Pyrethrin and Pyrethroid Exposure Causes Adverse Reactions
Compiled by Melissa Kaplan
of pyrethroid neurotoxicity: implications for cumulative
The Food Quality Protection Act (FQPA) of 1996 requires the United States Environmental Protection Agency to consider the cumulative effects of exposure to pesticides having a 'common mechanism of toxicity.' This paper reviews the information available on the acute neurotoxicity and mechanisms of toxic action of pyrethroid insecticides in mammals from the perspective of the 'common mechanism' statute of the FQPA.
The principal effects of pyrethroids as a class are various signs of excitatory neurotoxicity. Historically, pyrethroids were grouped into two subclasses (Types I and II) based on chemical structure and the production of either the T (tremor) or CS (choreoathetosis with salivation) intoxication syndrome following intravenous or intracerebral administration to rodents. Although this classification system is widely employed, it has several shortcomings for the identification of common toxic effects. In particular, it does not reflect the diversity of intoxication signs found following oral administration of various pyrethroids.
Pyrethroids act in vitro on a variety of putative biochemical and physiological target sites, four of which merit consideration as sites of toxic action. Voltage-sensitive sodium channels, the sites of insecticidal action, are also important target sites in mammals. Unlike insects, mammals have multiple sodium channel isoforms that vary in their biophysical and pharmacological properties, including their differential sensitivity to pyrethroids.
Pyrethroids also act on some isoforms of voltage-sensitive calcium and chloride channels, and these effects may contribute to the toxicity of some compounds. Effects on peripheral-type benzodiazepine receptors are unlikely to be a principal cause of pyrethroid intoxication but may contribute to or enhance convulsions caused by actions at other target sites. In contrast, other putative target sites that have been identified in vitro do not appear to play a major role in pyrethroid intoxication. The diverse toxic actions and pharmacological effects of pyrethroids suggest that simple additivity models based on combined actions at a single target are not appropriate to assess the risks of cumulative exposure to multiple pyrethroids.
exposure following indoor treatments with a dog flea powder]
HISTORY: A 42 year old woman reported hair loss, gastrointestinal and non-specific symptoms. The patient has lived in a council flat and kept a dog who had been regularly treated with pyrethroid containing flea powder.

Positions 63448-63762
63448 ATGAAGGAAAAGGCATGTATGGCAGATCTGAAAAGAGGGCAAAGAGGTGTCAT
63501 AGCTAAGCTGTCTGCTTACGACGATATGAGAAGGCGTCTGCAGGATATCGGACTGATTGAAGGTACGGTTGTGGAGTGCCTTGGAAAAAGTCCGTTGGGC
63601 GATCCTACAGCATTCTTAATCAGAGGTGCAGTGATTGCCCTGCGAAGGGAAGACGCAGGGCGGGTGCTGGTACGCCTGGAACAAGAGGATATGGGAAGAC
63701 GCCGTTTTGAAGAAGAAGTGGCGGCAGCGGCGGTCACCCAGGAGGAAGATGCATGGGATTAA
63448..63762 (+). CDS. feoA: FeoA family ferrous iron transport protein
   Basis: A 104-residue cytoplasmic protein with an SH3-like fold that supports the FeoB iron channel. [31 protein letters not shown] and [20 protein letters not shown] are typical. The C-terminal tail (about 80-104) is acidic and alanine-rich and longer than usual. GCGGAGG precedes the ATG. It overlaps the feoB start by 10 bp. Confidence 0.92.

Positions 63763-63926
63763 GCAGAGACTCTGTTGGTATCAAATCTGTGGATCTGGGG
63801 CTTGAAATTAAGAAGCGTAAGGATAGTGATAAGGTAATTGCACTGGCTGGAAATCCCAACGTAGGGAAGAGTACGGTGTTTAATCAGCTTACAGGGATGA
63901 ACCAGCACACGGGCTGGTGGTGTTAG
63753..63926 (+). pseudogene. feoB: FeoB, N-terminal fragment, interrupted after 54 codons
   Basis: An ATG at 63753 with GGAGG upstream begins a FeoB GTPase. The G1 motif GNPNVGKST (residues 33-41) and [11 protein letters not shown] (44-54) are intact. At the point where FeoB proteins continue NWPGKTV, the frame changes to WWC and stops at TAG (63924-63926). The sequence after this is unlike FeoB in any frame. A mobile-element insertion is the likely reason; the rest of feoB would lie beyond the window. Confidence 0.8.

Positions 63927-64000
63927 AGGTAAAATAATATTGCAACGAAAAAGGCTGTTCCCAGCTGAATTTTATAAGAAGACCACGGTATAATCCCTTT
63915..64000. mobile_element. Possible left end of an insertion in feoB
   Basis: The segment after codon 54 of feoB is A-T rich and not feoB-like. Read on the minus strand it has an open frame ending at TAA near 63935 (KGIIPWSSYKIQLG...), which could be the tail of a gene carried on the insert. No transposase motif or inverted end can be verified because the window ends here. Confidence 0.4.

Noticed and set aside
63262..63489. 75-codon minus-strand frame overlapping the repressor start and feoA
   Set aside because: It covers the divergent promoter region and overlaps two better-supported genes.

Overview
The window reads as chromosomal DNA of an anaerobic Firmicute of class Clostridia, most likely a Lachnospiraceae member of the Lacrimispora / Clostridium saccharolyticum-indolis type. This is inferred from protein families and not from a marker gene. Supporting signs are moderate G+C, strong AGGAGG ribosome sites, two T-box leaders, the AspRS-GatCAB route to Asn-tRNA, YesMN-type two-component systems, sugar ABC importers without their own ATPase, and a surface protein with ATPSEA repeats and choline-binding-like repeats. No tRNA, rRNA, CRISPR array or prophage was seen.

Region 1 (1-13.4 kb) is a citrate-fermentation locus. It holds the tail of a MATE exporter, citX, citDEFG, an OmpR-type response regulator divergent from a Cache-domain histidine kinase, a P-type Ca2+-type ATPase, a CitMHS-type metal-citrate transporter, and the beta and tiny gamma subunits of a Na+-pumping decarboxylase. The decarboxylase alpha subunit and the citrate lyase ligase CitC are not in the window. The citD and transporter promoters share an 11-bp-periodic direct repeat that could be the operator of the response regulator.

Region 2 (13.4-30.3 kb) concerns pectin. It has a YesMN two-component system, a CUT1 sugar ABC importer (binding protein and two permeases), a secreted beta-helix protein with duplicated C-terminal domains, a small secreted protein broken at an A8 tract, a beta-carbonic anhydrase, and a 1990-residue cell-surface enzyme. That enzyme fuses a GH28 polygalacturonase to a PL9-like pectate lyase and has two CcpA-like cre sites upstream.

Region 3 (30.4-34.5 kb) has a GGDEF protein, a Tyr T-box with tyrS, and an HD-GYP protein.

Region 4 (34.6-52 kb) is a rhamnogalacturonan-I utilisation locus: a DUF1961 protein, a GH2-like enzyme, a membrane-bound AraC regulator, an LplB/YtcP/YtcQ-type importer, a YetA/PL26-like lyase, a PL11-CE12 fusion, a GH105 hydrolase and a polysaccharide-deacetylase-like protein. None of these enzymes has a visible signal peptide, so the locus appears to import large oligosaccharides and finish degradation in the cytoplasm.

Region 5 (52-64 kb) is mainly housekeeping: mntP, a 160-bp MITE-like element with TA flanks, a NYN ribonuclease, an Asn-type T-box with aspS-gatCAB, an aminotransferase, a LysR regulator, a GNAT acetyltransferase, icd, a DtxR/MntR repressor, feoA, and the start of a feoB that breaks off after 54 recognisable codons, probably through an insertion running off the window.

INVESTIGATIONS: The biological monitoring of pyrethroid meta-bolites in urine was performed using gas chromatography-mass spectrometry. The values at admission and follow-up after 4 weeks were highly elevated. Inspection of the flat revealed a humid and cramped dwelling.
TREATMENT: We recommended redevelopment and cleaning of the dwelling and the avoidance of ectoparasiticide use.
CONCLUSION: To our knowledge this is the first documented case of high indoor pyrethroid exposure following the use of ectoparasiticides with domestic animals. Pyrethroids can cause neurotoxic symptoms and skin irritation. There are few data concerning chronic effects. The causal connection between pyrethroid exposure and symptoms remains unclear and poses a great problem in environmental medicine.
dopaminergic pathways as a target for the insecticides
permethrin and chlorpyrifos.
Because insecticide exposure has been linked to both Parkinsons disease and Gulf War illness, the neurotoxic actions of pyrethroid and organophosphate insecticides on behavior and striatal dopaminergic pathways were investigated in C57BL/6 mice treated with permethrin (three i.p. doses at 0.2-200 mg/kg) or chlorpyrifos (three s.c. doses at 25-100 mg/kg) over a 2-week period. Permethrin altered maximal [3H]dopamine uptake in striatal synaptosomes from treated mice, with changes in Vmax displaying a bell-shaped curve. Uptake was increased to 134% of control at a dose of 1.5 mg/kg. At higher doses of PM (25 mg/kg), dopamine uptake declined to a level significantly below that of control (50% of control at 200 mg/kg, P < 0.01). We also observed a small, but statistically significant decrease in [3H]dopamine uptake by chlorpyrifos, when given at a dose of 100 mg/kg. There was no significant effect on the Km for dopamine transport. Evidence of cell stress was observed in measures of mitochondrialfunction, which were reduced in mice given high-end doses of chlorpyrifos and permethrin. Although cytotoxicity was not reflected in decreased levels of striatal dopamine in either 200 mg/kg PM or 100 mg/kg CPF treatment groups, an increase in dopamine turnover at 100 mg/kg CPF was indicated by a significant increase in titers of the dopamine metabolite, 3,4-dihydroxyphenylacetic acid. Both permethrin and chlorpyrifos caused a decrease in open field behavior at the highest doses tested. Although frank Parkinsonism was not observed, these findings confirm that dopaminergic neurotransmission is affected by exposure to pyrethroid and organophosphorus insecticides, and may contribute to the overall spectrum of neurotoxicity caused by these compounds.
Least Toxic Insect Control for Horses - includes discussions of various pyrethroids
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